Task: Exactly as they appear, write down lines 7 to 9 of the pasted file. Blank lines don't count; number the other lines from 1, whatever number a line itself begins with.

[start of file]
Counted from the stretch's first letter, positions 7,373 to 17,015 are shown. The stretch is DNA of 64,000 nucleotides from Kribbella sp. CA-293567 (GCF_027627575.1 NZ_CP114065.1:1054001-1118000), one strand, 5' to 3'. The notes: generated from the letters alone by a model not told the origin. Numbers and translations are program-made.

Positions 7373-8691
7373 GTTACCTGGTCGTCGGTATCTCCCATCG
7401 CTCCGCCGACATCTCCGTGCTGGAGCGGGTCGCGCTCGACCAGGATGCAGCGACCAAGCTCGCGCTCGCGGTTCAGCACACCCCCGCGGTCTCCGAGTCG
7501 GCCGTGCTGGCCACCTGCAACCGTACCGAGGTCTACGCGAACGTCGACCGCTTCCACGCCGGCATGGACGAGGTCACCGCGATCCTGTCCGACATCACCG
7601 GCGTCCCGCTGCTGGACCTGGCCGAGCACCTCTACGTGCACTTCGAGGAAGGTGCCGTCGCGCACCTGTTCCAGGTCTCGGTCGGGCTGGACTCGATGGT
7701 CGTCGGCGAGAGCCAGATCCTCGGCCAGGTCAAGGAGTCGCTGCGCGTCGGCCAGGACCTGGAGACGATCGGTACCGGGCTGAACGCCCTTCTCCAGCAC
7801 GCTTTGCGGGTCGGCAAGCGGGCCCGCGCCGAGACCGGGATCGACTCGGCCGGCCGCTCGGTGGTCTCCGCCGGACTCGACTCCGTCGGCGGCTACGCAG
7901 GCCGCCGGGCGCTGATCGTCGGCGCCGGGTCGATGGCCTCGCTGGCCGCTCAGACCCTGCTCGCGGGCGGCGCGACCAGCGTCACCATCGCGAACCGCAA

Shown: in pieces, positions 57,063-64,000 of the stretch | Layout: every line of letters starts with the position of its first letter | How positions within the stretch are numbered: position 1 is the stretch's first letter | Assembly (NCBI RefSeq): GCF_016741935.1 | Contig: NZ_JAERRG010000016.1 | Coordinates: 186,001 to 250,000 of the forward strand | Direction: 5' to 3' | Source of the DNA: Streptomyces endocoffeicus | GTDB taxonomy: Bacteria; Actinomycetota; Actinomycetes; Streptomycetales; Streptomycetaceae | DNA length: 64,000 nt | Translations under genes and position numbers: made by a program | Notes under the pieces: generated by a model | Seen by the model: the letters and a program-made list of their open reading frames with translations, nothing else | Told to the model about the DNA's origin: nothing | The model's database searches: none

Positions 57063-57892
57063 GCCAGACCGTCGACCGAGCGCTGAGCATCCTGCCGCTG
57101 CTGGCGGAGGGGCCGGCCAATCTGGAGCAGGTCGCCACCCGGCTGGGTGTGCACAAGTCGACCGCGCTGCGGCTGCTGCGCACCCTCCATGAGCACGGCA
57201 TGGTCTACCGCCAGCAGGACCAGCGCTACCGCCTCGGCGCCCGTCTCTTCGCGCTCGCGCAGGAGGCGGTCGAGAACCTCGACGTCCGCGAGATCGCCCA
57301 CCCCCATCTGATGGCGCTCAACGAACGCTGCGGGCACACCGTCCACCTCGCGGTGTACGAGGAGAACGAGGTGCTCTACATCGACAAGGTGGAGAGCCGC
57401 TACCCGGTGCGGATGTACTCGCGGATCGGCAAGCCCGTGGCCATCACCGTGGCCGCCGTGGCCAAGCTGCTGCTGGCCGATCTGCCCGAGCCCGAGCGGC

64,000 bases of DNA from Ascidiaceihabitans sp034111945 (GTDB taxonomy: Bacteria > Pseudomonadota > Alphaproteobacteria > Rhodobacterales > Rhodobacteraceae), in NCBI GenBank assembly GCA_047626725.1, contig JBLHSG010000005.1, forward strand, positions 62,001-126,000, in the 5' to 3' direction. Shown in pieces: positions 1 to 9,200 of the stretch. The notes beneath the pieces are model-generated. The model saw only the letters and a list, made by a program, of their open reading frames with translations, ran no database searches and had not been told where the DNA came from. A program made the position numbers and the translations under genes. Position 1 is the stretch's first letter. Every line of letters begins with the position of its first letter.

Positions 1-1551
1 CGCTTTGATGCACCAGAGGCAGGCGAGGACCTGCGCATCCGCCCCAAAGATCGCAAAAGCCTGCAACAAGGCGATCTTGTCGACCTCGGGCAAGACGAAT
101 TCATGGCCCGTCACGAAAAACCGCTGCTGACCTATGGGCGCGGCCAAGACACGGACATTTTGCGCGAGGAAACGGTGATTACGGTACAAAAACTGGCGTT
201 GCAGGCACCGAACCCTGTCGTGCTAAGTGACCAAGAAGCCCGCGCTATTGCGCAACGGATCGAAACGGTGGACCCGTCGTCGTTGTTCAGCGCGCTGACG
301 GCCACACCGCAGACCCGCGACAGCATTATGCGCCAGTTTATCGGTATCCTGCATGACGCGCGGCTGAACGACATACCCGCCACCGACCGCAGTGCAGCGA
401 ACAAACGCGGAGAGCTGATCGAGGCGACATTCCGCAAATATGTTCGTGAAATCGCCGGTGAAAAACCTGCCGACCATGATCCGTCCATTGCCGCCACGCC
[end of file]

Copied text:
7701 CGTCGGCGAGAGCCAGATCCTCGGCCAGGTCAAGGAGTCGCTGCGCGTCGGCCAGGACCTGGAGACGATCGGTACCGGGCTGAACGCCCTTCTCCAGCAC
7801 GCTTTGCGGGTCGGCAAGCGGGCCCGCGCCGAGACCGGGATCGACTCGGCCGGCCGCTCGGTGGTCTCCGCCGGACTCGACTCCGTCGGCGGCTACGCAG
7901 GCCGCCGGGCGCTGATCGTCGGCGCCGGGTCGATGGCCTCGCTGGCCGCTCAGACCCTGCTCGCGGGCGGCGCGACCAGCGTCACCATCGCGAACCGCAA